Which is more destructive... The TRUTH or a LIE? 

John 8:32 says, "And you shall know the truth, and the truth shall make you free.” Both the Talmud and Anaïs Nin both say, "We do not see the world as it is. We see the world as we are.” What happens when our eyes are opened and we are presented with the TRUTH, unfiltered by personal experiences and perceptions and we are forced to ACT? Everything about ourselves, our thought-processes, our soapboxes, our relationships, shifts, and is subject to re-investigation, and ultimately, destruction.

 
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I've always leaned towards beliefs that favor mysticism and goddess and nature worship, especially as I tend to be prone to lapse into voodoo when the moon looks at me funny. My Rainbow brothers and sisters don't call me Voodoo Annie because its cute. At the 2000 Montana Rainbow Gathering, I had a fat baby in my belly and was dancing (topless) in the high noon circle, and the Spirit of God POURED Himself over me, BATHING me in love and opening my eyes to TRUTH. Everything I valued most was before me, but because my eyes had been opened, for the first time, I could see that it was essentially meaningless, especially contrasted with the glory of God. I was so high, I couldn't speak, only laugh and cry and gesture inarticulately towards the sky. I hadn't eaten a single mushroom. No cannabis. No dmt. Nada.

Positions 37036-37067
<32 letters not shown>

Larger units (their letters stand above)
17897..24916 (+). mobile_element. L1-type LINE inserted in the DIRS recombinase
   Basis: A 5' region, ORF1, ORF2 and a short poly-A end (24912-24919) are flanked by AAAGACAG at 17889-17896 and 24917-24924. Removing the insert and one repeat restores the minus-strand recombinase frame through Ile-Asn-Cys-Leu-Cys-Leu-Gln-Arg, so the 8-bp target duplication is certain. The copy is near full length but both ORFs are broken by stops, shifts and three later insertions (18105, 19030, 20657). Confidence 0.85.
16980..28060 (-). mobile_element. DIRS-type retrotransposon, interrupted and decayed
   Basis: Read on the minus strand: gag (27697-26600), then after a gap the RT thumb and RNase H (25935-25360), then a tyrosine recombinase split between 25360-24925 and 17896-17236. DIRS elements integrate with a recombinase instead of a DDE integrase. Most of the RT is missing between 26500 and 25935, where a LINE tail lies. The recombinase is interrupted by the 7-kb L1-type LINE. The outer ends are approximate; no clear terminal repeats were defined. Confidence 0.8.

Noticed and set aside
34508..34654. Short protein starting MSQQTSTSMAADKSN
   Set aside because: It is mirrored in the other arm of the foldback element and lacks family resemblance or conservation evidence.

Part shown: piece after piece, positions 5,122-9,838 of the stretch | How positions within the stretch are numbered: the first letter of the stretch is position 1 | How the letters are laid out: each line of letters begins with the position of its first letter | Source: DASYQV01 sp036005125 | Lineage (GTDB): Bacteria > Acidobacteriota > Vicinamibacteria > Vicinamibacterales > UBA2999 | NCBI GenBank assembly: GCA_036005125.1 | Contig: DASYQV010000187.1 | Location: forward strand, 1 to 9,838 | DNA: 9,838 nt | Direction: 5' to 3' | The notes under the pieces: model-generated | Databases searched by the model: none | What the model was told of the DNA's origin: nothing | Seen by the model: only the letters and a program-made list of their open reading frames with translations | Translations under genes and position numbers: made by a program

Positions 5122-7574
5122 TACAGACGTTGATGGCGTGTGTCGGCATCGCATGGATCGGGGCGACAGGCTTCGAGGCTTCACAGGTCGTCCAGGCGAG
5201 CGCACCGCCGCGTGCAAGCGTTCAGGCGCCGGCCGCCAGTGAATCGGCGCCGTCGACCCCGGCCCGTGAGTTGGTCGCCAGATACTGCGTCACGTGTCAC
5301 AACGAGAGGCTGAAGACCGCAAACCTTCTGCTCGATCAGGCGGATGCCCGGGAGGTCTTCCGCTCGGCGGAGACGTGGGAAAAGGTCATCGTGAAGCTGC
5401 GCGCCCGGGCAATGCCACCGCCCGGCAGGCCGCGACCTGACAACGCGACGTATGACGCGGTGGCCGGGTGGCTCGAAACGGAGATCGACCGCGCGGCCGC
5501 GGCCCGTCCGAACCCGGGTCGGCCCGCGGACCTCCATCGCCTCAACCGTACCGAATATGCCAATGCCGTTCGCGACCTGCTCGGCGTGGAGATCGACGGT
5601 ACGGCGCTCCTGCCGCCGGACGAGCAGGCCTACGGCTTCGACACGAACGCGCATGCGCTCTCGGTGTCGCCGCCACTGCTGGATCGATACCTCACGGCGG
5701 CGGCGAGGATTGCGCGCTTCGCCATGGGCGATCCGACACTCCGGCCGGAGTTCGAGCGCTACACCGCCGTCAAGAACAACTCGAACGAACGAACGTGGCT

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I'm a twin, and have wonderful memories of earliest years; I can turn my thoughts back and see in my mind a memory of seeing my brother in a diaper in his crib, standing up and holding on to a bar with his right hand and reaching towards me through the bars of his crib with his left. I can see his expressive eyes, and translate his baby-babble by what his eyes were telling me. I remember specific details about that memory; the room lit with sunshine and the sound of the plastic covered mattress when he adjusted his feet to keep his balance. I remember his asking me if he should wake up our mommie, and when the decision was made, he would call out to her.

Her answer was somewhere in the distance... "Its too early... Its not time yet.... go back to sleep."